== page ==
Some Shops Have Painted Themselves Into a Hispanic-Only Corner

You'll Need to Be a Hispanic Professional, not a Professional Hispanic, to Go After General Market

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Catarino Lopez Catarino 'Cat' Lopez
If you haven't tuned into "The Tonight Show With Conan O'Brien," you're missing out. Since taking over for Jay Leno and moving to L.A., Conan has acknowledged that the Spanish-speaking population in that part of the country cannot be ignored. He wanted to do something to reach out to Hispanic viewers and include them on the "new" "Tonight Show." So he created "Noches de Pasion", a telenovela skit starring himself. Check it out for yourself on Hulu. Pretty funny stuff.

As a regular joe, I can't stop laughing. Conan with a mustache, sporting a borrowed jacket from Los Bukis and speaking Spanish is funny stuff. He's a comedian, after all, and comedy deals in broad stereotypes -- and here, he's not making fun of Hispanics but rather the general market's attempts to reach out to the Hispanic market.

However, if I had seen the same formula applied to a brand or product, I don't think it would be nearly as funny.

General-market agencies are now seeking more and more Hispanic business in order to grow their shops. The question is: As that continues to happen, will general-market shops take the Conan approach and use stereotypes to address said Spanish speakers? I hope not.

I like the way Hispanics are portrayed on hit TV shows like "Lost." Take a look at the character of Hugo Reyes, for example. He doesn't speak with an accent or act overly Latino. He's just another survivor on the island who happens to be Latino. (I'll forgive the fact that he is a lottery winner on the show for the sake of my argument.) Or how about Richard, played by actor Nestor Carbonell? He's one of the "Others," and on the show there is no reference to his ethnicity. He never breaks out in a Spanish tirade when things go bad or wears a guayabera to beat the heat. Kudos to the creators of "Lost" for acknowledging the Spanish-speaking population without pandering to us and for being brave enough to cast for talent and not ethnicity.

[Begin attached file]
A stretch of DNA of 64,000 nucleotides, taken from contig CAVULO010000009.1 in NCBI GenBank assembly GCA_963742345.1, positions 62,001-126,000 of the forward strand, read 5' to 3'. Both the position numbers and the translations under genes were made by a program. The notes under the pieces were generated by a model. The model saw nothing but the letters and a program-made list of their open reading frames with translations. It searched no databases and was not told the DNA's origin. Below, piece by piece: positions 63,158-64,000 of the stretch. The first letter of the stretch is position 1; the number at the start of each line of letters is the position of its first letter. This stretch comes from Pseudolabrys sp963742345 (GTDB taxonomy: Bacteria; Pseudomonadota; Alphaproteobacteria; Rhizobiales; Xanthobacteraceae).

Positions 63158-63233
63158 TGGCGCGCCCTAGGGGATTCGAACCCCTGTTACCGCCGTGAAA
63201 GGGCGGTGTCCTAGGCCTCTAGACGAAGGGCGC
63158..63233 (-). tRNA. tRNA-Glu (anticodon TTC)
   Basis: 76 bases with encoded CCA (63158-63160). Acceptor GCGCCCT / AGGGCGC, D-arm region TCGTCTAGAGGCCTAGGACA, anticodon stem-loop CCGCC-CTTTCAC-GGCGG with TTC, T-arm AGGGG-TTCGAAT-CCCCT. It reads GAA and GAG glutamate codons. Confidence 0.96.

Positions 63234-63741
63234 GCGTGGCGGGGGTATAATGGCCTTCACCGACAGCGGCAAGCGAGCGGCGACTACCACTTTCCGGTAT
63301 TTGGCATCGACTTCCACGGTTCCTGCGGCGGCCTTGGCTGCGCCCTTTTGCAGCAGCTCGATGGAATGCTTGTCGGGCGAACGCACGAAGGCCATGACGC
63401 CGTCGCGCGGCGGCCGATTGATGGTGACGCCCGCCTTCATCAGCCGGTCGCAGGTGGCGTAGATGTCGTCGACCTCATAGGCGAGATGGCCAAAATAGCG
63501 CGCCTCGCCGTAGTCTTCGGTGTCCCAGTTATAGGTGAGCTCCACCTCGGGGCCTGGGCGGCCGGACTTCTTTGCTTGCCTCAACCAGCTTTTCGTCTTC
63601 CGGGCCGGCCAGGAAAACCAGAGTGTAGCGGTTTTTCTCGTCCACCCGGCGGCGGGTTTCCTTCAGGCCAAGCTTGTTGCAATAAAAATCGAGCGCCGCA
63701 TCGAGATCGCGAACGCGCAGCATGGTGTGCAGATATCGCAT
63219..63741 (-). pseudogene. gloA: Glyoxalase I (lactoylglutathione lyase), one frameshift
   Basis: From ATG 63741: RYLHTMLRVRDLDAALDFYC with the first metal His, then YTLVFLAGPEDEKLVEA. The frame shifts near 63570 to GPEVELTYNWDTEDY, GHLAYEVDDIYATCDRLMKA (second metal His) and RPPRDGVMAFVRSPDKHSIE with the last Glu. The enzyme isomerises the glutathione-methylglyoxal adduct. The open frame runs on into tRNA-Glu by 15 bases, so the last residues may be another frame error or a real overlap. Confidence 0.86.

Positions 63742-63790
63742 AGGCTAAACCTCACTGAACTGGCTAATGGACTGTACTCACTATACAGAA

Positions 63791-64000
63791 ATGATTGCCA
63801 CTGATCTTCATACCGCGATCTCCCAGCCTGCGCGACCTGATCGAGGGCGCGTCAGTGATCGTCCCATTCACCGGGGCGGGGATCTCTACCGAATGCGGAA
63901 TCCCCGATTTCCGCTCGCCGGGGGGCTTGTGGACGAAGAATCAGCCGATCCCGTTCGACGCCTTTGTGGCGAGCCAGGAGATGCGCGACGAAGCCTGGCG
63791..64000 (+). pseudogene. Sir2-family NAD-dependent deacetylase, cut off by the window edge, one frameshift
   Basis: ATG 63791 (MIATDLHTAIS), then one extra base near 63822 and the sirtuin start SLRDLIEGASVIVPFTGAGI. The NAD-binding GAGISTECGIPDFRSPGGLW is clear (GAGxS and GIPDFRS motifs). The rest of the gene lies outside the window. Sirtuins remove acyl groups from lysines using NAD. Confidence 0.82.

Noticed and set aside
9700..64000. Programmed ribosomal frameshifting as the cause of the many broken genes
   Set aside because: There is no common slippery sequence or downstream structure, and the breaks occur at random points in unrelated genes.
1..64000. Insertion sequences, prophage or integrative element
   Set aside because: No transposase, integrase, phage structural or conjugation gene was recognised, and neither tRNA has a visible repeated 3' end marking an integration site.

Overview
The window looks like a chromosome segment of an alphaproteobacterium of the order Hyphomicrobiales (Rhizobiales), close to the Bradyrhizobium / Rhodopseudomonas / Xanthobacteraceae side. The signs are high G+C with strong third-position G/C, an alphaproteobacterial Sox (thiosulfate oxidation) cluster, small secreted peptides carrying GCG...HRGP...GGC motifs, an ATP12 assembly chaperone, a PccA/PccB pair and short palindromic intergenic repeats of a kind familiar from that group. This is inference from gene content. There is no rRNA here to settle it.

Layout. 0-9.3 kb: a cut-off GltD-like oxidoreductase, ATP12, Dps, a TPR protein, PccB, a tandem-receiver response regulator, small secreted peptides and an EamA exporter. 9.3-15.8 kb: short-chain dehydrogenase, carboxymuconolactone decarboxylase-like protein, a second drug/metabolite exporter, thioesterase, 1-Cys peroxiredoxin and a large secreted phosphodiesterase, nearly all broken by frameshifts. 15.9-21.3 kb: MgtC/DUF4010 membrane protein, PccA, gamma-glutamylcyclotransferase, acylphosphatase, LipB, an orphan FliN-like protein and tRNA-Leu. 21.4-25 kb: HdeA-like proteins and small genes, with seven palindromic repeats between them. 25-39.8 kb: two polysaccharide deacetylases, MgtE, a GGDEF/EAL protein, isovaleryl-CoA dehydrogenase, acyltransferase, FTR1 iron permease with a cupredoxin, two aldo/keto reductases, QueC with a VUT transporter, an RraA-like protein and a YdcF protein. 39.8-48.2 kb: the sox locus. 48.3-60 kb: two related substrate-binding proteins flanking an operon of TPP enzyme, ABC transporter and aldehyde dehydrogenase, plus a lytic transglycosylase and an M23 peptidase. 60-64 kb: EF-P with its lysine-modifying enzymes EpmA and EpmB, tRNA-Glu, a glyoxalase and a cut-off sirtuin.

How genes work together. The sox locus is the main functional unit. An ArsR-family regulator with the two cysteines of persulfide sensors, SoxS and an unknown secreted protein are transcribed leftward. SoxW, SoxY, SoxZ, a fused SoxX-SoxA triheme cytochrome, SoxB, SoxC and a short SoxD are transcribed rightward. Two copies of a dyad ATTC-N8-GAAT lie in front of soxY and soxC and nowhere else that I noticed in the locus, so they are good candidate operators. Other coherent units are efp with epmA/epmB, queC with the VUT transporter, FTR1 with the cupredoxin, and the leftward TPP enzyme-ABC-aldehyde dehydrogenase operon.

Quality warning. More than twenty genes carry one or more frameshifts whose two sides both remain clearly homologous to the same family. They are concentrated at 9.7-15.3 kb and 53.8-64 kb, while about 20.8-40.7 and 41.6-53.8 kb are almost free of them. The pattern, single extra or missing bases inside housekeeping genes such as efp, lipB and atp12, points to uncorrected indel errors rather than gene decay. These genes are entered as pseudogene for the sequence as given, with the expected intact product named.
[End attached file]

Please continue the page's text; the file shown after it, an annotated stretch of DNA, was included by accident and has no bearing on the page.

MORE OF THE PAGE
I wonder, as the competition for new business gets more intense, and general-market agencies go after more and more Hispanic accounts, will Hispanic agencies eventually compete against general-market agencies for general-market business?

It's already happened. Hispanic agencies have often gotten national general-market "assignments." But in the end, they've always been relegated back to their area of expertise. Hispanic agencies have also been invited to "pitch" national general-market accounts, but few to none have actually walked away with the business. It's always easy to blame it on the politics, but if Hispanic agencies plan to go head-to-head with general-market agencies, they need to stop acting so much like Hispanic agencies, or at least like Hispanic-only agencies.

As my fellow blogger Alberto Ferrer said, there are Professional Hispanics and Hispanic Professionals. And in my opinion, that phrase can be applied not only to individuals but to agencies as well. (For a good primer on the difference between those two, check out Ferrer's post.

Too often Hispanic agencies hide behind their ethnicity, and use it to protect their own turf. That seemed to work fine in a growing economy, when there was plenty of business for everyone within the Hispanic arena. But things have changed. The economy has slumped. Clients are cutting back and often starting with Hispanic budgets. So the biggest opportunity in the future is to go for it all -- general market and Hispanic combined.

But how many agencies have done themselves the disservice of wearing the mustache and borrowed Los Bukis Jacket when it was convenient. You can't just take them off one day and ask to be judged on your talent alone the next. Because no matter what you do, it will be hard for clients to see you as anything but a Hispanic agency. So if you want to start gearing up for the future, stop being a Professional Hispanic and start acting like a Hispanic Professional.

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